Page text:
Ingrown Hair Problems: 4 Habits That You Should Stop Doing
Bothered by ingrown hair? Stop doing these four common shaving habits to prevent them.
Ingrown hair is hair that grows sideways and curls back into the skin. Hair grows from the root deep inside the follicle and pushes out of the skin. Sounds icky? Don’t worry. It’s common and treatable.
Symptoms of ingrown hair include a raised red bump, a sore, itching, and discomfort. Sometimes, the hair will be noticeable under the skin, too. The usual culprit is improper or aggressive hair removal. Read on to find out how your shaving habits are causing ingrown hair.
You Don’t Change Your Razor
If you’re going to shave, make sure that you’re using a fresh, sharp razor. A study conducted at the University of California found that when the hair bends or interacts with the razor at a certain angle, it can chip the blade.
Think about how old your shaver is. Disposable razors are generally good for three to 10 uses. A dull, old blade can cause ingrown hairs while a sharp razor cuts hair more effectively and promotes a smoother shave. The latter also protects you from razor bumps and irritation.
You Don’t Prep Your Skin
Since hair removal is the primary cause of ingrown hair, prepping the skin before shaving is essential. Gentle exfoliation is one way to remedy ingrown hair, but it’s also an effective way to prevent it. Exfoliating the skin regularly sloughs off dead skin cells that can block the hair follicles.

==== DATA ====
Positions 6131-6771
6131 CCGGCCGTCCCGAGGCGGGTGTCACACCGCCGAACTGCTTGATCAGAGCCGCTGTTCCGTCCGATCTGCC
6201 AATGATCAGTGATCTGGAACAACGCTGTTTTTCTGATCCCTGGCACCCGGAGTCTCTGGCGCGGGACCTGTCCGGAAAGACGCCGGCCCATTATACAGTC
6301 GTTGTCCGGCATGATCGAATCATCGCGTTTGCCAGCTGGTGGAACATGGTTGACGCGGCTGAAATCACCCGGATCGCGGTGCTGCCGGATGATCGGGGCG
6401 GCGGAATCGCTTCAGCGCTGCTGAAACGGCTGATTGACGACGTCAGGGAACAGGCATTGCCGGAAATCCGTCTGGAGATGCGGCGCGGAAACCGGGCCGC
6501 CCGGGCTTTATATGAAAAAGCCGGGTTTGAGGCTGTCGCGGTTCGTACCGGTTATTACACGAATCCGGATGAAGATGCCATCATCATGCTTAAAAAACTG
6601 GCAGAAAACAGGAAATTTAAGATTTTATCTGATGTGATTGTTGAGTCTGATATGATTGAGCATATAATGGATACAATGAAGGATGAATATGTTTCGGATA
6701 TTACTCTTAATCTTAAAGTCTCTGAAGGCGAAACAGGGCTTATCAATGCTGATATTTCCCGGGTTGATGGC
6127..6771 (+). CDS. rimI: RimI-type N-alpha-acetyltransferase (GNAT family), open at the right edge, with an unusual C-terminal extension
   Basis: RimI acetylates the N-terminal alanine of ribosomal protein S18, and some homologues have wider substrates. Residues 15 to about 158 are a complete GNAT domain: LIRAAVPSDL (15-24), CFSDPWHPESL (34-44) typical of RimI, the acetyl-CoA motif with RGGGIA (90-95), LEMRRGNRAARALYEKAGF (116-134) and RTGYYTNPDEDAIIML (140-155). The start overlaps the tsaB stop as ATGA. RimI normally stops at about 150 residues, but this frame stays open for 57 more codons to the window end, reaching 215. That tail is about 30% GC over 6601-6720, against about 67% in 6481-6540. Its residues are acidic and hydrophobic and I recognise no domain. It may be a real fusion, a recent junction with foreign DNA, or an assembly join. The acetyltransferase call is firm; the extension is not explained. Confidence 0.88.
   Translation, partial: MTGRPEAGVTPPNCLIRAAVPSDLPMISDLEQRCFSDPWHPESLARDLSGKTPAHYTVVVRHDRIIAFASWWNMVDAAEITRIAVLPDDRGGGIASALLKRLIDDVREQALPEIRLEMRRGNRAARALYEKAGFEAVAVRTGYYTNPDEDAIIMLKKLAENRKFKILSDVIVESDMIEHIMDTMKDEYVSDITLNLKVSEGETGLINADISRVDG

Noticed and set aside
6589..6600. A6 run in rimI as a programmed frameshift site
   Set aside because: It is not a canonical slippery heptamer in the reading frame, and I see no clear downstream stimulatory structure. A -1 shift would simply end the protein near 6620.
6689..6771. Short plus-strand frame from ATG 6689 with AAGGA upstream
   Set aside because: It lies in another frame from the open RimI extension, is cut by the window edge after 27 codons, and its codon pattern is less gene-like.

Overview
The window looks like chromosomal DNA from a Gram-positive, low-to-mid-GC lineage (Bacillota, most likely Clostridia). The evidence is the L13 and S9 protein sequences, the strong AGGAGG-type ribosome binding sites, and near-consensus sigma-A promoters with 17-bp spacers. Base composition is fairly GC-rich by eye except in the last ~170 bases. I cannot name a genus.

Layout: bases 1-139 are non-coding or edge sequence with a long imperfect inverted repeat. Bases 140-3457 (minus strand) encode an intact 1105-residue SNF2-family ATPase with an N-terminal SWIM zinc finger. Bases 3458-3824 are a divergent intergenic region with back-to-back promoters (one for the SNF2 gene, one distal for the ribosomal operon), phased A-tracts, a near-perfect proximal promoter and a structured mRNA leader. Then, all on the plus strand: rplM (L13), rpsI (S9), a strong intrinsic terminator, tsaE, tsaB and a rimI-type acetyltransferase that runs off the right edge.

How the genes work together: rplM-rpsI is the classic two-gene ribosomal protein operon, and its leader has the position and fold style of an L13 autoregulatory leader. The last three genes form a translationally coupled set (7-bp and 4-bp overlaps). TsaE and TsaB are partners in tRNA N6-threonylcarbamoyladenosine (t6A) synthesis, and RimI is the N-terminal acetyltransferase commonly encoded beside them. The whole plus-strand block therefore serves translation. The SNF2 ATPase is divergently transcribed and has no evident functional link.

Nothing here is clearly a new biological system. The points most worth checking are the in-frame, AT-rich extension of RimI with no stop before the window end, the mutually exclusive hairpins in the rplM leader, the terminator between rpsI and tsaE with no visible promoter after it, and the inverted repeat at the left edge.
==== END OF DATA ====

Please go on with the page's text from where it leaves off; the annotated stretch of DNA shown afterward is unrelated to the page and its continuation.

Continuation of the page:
Use a moisturizing exfoliant such as Dove Gentle Exfoliation Body Wash, which prevents dull-looking skin. Apart from removing dead skin cells, this body wash has NutriumMoisture technology that helps maintain the skin’s natural moisture. Once a week, use a body polish like Dove Kiwi Seeds & Cool Aloe Exfoliating Body Polish. It exfoliates skin with gentle kiwi seeds and soothes it with aloe. It also has ¼ moisturizing cream to wrap skin in luxurious moisture and a relaxing scent that can make the shaving experience a more pleasant one.
You Shave Your Skin Dry
Consistently lubricate your skin and hair before shaving. Shaving dry hair can create sharp edges that can grow back into the skin. Use shaving cream or gel, then let your skin soak for a few minutes before shaving. Avoid going against the grain or pulling at your skin to achieve a smoother shave. It makes the tips of the hair curl back into the skin and grow there.
You Pick at Your Ingrown Hairs
If you do get ingrown hairs, resist the urge to pick at them even if you can see the hair underneath the skin. The NHS states that this can lead to damaged skin or put you at risk of infection. Instead, exfoliate using a body polish using gentle, circular motions to tease the hair from underneath the skin.
We cannot guarantee that you'll never get ingrown hair again, but following these tips can help you avoid them. You could also try other ways of hair removal, such as waxing or using depilatory creams to keep your hair from curling inward. See your doctor if the area becomes very painful, swells, or starts to burn.